Upon completing the game, you will be rewarded with higher difficulty levels and art. The increased difficulty levels, the rewards for playing and upgrading your skills and the fun combat is enough to make you come back to the game, but there is also the Bloody Palace. This is basicly you against wave after wave of bad guys, and it adds a bit of value.
All in all, it's a good hack'n'slash game, but the level design, repetition of levels and bosses and also some camera issues prevents the game from being really good.
A203D posted 25/06/2014, 08:01
LAMO. Capcom admitted this shit was based on Hollywood movies. Anyone who likes this can't be a DMC fan, because its nothing like the original Devil May Cry. Its like Twilight with Nero the emo and Kyrie the Twilight girl. Not to mention Hideki Kamiya has rebuked the camp homo as Dante. Which is true, DMC1 is the true Dante, not Donte the camp homo. Not to mention Trish and Lady butchered the original iterations of the those characters... And well the game is fucking boring. Case in point that awful dice game.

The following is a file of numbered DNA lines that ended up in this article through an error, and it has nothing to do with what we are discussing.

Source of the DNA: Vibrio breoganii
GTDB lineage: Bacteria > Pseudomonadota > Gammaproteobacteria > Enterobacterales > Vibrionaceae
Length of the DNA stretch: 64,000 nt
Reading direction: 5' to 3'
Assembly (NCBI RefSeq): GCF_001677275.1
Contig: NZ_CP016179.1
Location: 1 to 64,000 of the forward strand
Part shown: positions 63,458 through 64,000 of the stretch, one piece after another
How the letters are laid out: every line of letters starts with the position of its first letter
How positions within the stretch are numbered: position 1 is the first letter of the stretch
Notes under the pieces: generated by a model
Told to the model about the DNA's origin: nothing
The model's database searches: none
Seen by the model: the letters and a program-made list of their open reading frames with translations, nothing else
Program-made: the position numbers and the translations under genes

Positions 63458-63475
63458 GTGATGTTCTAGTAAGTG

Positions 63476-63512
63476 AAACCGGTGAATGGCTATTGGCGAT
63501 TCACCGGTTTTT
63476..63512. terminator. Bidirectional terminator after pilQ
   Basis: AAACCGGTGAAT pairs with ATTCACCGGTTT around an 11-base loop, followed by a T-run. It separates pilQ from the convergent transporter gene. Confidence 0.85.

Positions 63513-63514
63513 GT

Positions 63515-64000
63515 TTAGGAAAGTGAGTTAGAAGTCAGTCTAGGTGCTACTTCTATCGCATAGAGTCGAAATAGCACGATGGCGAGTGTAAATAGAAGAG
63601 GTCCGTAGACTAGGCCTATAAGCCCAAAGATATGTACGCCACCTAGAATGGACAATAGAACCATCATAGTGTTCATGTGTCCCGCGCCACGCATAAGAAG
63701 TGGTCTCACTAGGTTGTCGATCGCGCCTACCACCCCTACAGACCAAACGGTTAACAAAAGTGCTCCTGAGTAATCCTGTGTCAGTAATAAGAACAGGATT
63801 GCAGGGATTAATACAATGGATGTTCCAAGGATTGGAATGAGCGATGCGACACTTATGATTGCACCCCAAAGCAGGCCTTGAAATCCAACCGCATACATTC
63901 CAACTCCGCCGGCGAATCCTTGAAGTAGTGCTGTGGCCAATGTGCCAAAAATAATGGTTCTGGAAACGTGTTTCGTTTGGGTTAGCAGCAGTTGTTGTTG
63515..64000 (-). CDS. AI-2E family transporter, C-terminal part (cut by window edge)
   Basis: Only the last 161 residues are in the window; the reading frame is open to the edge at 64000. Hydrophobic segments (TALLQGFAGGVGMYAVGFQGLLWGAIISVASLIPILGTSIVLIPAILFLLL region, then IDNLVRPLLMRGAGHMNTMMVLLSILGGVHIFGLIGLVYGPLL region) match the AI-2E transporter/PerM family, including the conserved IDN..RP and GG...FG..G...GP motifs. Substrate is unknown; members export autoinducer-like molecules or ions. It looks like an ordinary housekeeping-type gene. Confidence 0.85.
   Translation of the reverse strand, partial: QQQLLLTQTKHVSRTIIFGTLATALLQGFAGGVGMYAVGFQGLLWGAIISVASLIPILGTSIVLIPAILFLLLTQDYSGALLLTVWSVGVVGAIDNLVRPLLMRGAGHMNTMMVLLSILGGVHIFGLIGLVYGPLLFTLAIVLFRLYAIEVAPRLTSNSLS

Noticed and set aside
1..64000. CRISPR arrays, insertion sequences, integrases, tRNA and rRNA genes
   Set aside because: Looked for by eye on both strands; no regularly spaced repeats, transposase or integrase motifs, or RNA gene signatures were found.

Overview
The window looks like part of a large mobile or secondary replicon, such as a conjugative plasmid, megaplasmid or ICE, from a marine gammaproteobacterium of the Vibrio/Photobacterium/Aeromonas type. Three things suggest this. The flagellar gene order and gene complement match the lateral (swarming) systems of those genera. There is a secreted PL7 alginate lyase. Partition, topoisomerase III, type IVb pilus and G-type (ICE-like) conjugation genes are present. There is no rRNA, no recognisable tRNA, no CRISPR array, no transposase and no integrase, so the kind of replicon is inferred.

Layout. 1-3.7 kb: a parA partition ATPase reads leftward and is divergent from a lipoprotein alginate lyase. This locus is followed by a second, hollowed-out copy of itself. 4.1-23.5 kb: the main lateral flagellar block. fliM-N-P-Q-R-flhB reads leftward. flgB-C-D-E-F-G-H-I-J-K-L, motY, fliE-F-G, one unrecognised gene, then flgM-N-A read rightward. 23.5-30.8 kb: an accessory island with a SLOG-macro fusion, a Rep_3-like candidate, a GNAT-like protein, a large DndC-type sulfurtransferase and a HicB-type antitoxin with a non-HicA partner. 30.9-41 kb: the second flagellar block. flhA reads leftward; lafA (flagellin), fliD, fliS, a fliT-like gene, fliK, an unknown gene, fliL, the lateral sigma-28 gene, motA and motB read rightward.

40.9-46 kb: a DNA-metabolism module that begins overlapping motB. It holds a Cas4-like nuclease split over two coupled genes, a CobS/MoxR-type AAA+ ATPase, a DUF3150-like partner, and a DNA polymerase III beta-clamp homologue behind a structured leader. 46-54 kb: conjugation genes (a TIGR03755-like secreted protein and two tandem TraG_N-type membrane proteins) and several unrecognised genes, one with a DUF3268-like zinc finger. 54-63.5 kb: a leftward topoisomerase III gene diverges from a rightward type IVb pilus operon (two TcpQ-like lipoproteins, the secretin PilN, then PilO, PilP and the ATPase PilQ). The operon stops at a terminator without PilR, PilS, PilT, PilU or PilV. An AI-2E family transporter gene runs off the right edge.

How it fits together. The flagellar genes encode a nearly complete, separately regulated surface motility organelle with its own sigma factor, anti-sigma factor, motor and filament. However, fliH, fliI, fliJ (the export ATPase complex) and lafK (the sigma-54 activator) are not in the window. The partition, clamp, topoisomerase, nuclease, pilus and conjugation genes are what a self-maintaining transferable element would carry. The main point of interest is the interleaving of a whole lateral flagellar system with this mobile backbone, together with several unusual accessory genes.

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A203D posted 18/05/2012, 09:10
The sales in Japan are not very strong. Not to mention the decline in console ownership this gen in Japan.
Capcom understands a game is not defined by the geographical origin of the developers, its the skill set of the developers that matters. And thats why Ninja Theory was chosen above a Japanese studio.
And Japanese gamers/ or American gamers who want to be Japanese can be as xenophobic as they want. It dosent change the poor quality of DMC4, FF13, RE5, or many Japanese games this gen (of course their have been some excellent games).